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# Building a XOR Gate for minimizing EDP

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#### SeriousTyro

##### Member level 2
Hi,

I'm looking to build a 3input XOR gate that minimizes EDP.

I've been looking through web and found some some enticing designs:

from wikipedia

from
https://ieeexplore.ieee.org/stamp/stamp.jsp?tp=&arnumber=824054&userType=&tag=1

They all use 12 transistors so it is hard to tell which one is the "best".
I'm using the XOR for a full adder which is to be implemented into a 32 bit ALU.

I was wondering which one of these is the "best" ?

In my digital design class, we've always talking about nands, nors, and inverters.
An AND Gate can be made using a NAND and Inverter but this seems like a extraneous use of transistors.
Is there another way of making an AND gate? Similarly OR?

In case it's useful the website below has a couple of 2-input XOR gates which are remarkable for having a low parts count.

One uses a single transistor.

There may be a way to convert one or the other for 3-input use.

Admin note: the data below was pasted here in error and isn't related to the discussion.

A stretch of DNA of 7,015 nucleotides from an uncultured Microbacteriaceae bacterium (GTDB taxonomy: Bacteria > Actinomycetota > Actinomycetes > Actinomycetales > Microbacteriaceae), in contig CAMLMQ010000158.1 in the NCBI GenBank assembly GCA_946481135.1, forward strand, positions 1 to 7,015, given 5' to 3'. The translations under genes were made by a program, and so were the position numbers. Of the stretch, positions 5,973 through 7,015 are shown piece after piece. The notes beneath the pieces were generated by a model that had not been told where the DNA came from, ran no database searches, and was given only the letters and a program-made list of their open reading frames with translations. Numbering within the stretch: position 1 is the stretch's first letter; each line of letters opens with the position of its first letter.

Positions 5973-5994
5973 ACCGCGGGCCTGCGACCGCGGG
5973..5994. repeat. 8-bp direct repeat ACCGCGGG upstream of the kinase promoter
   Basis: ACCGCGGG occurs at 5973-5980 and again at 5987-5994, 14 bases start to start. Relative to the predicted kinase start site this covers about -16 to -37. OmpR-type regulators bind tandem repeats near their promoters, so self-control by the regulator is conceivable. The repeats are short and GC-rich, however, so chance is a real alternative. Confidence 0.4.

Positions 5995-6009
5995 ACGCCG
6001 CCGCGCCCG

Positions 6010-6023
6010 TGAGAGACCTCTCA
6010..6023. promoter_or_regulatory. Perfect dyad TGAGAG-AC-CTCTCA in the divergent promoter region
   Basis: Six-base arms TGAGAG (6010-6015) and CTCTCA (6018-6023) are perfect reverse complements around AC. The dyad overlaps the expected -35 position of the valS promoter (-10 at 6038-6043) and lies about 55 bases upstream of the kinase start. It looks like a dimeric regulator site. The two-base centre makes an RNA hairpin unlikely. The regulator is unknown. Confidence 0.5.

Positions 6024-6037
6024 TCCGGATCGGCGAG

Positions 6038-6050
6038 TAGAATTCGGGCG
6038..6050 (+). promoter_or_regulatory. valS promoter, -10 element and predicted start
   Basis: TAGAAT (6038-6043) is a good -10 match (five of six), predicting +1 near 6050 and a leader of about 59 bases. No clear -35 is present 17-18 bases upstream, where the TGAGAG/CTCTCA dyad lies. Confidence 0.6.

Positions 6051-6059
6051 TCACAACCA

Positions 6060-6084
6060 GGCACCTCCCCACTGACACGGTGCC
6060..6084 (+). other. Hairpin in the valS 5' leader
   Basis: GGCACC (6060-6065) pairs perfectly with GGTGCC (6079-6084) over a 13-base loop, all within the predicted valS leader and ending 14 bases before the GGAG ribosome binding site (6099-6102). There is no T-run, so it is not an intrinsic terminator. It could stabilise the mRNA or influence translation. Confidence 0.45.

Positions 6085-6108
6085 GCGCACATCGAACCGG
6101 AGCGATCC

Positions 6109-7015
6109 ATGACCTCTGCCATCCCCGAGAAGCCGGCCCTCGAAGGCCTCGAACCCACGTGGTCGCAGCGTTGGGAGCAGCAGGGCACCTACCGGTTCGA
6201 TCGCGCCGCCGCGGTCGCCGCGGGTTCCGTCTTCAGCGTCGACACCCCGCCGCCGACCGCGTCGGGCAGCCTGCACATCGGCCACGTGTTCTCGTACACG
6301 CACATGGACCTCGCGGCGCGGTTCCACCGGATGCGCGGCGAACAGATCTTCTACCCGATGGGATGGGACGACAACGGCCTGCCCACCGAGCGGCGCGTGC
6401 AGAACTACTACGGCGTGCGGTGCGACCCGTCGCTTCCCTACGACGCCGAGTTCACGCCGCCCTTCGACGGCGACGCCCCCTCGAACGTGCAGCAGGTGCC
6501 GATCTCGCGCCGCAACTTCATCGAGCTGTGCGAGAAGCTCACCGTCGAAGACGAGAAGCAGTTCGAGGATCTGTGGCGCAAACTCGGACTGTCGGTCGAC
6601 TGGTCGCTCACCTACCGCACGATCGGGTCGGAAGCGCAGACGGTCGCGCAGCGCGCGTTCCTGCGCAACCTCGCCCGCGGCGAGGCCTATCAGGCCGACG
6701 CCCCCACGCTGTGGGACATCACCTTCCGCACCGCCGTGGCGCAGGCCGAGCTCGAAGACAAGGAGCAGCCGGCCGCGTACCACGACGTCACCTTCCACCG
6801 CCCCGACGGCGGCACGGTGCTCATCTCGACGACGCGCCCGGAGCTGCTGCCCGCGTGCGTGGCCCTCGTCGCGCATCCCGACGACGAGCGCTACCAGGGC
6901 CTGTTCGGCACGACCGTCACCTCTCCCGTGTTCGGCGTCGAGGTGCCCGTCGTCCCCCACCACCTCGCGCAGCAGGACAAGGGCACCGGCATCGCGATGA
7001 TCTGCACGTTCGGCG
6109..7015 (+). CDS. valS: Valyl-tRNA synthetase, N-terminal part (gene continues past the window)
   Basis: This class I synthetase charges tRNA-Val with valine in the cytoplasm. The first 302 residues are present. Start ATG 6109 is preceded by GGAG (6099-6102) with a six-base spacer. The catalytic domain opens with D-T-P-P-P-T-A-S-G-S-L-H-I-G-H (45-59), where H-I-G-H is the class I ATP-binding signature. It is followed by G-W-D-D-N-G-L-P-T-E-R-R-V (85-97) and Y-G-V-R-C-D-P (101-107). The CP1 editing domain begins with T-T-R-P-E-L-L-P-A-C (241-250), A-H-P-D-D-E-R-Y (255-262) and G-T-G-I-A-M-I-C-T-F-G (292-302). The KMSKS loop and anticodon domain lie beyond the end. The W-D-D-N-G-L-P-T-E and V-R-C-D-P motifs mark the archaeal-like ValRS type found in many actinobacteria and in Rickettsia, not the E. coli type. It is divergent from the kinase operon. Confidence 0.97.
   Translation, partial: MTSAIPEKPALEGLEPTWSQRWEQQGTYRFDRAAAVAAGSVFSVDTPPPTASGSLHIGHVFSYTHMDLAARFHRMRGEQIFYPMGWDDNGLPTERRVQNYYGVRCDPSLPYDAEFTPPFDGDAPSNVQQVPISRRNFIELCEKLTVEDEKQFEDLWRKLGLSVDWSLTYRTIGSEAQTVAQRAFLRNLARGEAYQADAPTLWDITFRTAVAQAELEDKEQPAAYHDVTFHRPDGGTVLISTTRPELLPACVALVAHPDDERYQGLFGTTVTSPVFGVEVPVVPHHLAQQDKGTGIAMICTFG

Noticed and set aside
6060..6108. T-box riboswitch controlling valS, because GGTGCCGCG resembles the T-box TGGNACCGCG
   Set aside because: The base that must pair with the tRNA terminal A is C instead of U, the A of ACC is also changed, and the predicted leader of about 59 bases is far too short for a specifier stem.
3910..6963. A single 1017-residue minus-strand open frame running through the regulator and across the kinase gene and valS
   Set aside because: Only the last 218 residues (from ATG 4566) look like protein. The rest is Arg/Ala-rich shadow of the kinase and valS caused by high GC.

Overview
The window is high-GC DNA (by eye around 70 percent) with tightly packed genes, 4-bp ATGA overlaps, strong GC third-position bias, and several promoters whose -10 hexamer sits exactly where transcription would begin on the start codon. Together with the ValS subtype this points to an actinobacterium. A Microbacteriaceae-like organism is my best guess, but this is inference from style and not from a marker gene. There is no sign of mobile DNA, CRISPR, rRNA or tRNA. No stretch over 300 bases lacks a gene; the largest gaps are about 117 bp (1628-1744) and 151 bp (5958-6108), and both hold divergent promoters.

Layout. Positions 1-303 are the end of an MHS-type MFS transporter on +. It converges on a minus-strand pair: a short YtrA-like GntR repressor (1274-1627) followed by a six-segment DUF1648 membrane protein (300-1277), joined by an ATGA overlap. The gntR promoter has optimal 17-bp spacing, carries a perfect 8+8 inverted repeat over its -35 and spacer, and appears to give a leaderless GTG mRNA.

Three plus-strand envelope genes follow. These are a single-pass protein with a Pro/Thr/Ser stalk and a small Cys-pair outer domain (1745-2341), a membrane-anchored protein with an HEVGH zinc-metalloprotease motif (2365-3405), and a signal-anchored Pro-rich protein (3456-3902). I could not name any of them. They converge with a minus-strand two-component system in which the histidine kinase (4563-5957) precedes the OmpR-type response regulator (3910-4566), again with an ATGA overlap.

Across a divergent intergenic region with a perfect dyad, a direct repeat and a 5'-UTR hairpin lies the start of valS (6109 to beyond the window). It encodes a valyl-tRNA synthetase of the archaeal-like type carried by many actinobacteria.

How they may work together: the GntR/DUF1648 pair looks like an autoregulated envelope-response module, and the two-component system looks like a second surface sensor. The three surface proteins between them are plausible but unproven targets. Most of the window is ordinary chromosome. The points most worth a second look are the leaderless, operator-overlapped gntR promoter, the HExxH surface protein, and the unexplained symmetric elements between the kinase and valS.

4QD-TEC: Discrete logic circuits

Scroll down halfway. ('EXOR gates')

jpanhalt

### jpanhalt

Points: 2
I am not expert at this design level since designing ICs likely follows more rules than designing ordinary circuits, in order to let the integration be practical as specifications and economical for production.

So I think, a professional CAD program for ICs (say digital) gives the designer the end specifications (of the inputs, outputs... etc) and the estimated cost of production of what he is designing. This helps him do some tradeoffs.

While Fang and Cheng circuits have the same number of transistors (PMOS and NMOS), they surely differ in some characteristics. For example I won't be surprised if they have different propagation delays for some (if not all) possible transitions. So choosing which one is better depends on the other parts of the IC.

About NAND vs AND and NOR vs OR, I think, though I may be wrong, that naturally building NAND or NOR with the active elements used in the ICs seems to be easier than directly making AND or OR. But you can always check to how far this could be true.

Kerim

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